Samsung made the announcement that it has been granted clearance from the Food and Drug Administration (FDA) for an upcoming irregular heart rhythm detection function that will be available on its Galaxy Watches. This is designed to function in tandem with the company’s EKG feature, which has received clearance from the FDA, and will debut on the company’s next Galaxy Watch 6 model.
In terms of its functionality, it is more analogous to Fitbit’s passive AFib monitoring feature, which was released the year before, than it is to the EKG spot-checks that Apple announced with the Series 4 in 2018. This is because Fitbit’s feature monitors for AFib on a continuous basis, whereas Apple’s feature only checks for it on demand. In contrast to the EKG measures, the user is not required to take any action in response to the notifications of an abnormal heart rhythm. Once activated, the Galaxy Watch will check for irregular heart rate rhythms in the background and will only inform users after a set number of consecutive readings have determined that the user has an unusual heart rate rhythm. After that, those users will be prompted to perform an electrocardiogram.
The function will be included in the future update to One UI 5 Watch, which Samsung first revealed towards the end of the previous week. According to a press release issued by Samsung, the feature would “first come to the upcoming Galaxy Watch devices later this year” before being rolled out to earlier iterations of the Galaxy Watch, most likely the Galaxy Watch 4 and Galaxy Watch 5 series. In the latter part of this month, Samsung intends to make available a One UI 5 Watch beta to consumers who already have a Galaxy Watch 4 or 5, but it is still unknown whether or not this will be a part of the beta. touch with Samsung to obtain further clarity but did not receive a response right away.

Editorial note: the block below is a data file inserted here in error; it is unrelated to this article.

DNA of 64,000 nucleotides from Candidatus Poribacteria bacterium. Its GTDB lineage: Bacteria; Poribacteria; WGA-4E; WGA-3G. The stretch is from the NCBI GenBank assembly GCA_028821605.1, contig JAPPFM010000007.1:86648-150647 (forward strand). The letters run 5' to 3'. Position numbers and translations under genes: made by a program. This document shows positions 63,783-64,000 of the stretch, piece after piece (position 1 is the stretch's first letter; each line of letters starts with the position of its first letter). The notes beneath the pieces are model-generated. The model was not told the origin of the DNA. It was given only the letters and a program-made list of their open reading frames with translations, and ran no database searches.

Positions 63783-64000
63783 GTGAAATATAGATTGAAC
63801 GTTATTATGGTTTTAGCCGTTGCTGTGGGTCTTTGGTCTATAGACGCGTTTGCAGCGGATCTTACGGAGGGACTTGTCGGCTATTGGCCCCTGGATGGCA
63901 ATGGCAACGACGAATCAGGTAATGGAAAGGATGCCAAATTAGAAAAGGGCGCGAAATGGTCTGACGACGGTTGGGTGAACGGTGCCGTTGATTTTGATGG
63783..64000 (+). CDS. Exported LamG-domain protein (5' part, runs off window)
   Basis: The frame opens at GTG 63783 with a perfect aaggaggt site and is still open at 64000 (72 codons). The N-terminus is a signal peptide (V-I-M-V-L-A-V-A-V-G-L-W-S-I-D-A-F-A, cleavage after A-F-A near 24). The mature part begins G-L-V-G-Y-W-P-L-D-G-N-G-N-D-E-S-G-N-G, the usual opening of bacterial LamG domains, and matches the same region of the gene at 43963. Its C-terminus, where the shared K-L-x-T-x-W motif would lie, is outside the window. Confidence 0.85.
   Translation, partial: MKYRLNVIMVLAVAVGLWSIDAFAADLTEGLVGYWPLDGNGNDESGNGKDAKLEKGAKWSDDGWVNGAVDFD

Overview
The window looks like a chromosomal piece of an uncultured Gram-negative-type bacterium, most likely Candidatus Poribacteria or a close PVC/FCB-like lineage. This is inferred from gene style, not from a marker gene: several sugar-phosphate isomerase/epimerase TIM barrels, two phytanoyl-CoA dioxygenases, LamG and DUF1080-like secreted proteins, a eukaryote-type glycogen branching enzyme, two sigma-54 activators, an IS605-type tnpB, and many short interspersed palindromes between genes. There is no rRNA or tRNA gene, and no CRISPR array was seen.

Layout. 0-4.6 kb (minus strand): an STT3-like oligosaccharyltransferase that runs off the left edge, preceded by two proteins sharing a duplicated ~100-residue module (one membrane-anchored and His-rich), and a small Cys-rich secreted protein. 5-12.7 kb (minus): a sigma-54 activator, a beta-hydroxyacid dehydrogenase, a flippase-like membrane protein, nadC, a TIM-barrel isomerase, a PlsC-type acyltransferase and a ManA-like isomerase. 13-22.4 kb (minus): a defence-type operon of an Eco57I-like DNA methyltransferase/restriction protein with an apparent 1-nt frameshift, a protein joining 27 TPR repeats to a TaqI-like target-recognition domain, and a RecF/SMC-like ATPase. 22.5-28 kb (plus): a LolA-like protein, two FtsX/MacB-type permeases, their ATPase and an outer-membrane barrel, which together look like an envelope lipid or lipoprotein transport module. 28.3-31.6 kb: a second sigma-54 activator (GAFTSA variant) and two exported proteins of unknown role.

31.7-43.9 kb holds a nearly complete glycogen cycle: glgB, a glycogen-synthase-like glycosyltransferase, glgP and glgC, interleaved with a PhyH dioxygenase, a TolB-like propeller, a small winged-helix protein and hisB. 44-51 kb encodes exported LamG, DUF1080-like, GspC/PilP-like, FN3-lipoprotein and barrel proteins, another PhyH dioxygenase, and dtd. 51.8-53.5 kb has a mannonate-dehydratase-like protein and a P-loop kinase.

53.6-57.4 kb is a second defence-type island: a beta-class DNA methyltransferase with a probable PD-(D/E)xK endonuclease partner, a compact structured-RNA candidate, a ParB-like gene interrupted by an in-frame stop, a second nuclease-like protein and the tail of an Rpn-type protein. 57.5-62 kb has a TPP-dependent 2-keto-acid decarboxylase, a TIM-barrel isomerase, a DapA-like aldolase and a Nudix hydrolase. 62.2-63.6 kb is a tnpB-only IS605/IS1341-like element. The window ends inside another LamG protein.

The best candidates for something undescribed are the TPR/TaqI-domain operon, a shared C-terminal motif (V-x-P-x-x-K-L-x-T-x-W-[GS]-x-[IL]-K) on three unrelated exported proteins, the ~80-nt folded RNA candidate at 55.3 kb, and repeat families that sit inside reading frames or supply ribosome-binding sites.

In general, the new capability fits in quite neatly with Samsung’s intention to market the Galaxy Watch devices as more comprehensive health aids. Having said that, it is rather obvious that Samsung is still trying to play a little bit of catch-up.
The majority of the upgrades to One UI 5 Watch, such as personalized heart rate zones and better emergency SOS, are attempts to narrow the gap between themselves and other manufacturers of smartwatches. It is possible to say the same thing regarding this circumstance. As was said, Fitbit debuted a feature with very comparable functionality a year ago. With the release of watchOS 9, Apple also included an FDA-cleared AFib History function. This feature enables users with abnormal heart rate rhythms to monitor the amount of time they spend in AFib and view it on their Apple Watch.
It should come as no surprise that Samsung is currently hyping up its technology. The pressure is starting to mount. The Google Pixel Watch has been selling so well that it has risen to the position of No. 2 in the market; it is possible that the release of the Pixel Fold will only add to the competition in this space. Even though Wear OS 3 got off to a shaky start, it’s probable that we’ll hear some updates about the platform during this week’s Google I/O. The market for Android-powered smartwatches hasn’t been this interesting in quite some time. It would appear that the present moment is as good a time as any to quietly remind people that the next generation of Galaxy Watches is on the horizon.
Read More: Samsung One UI 5 Watch is Coming Out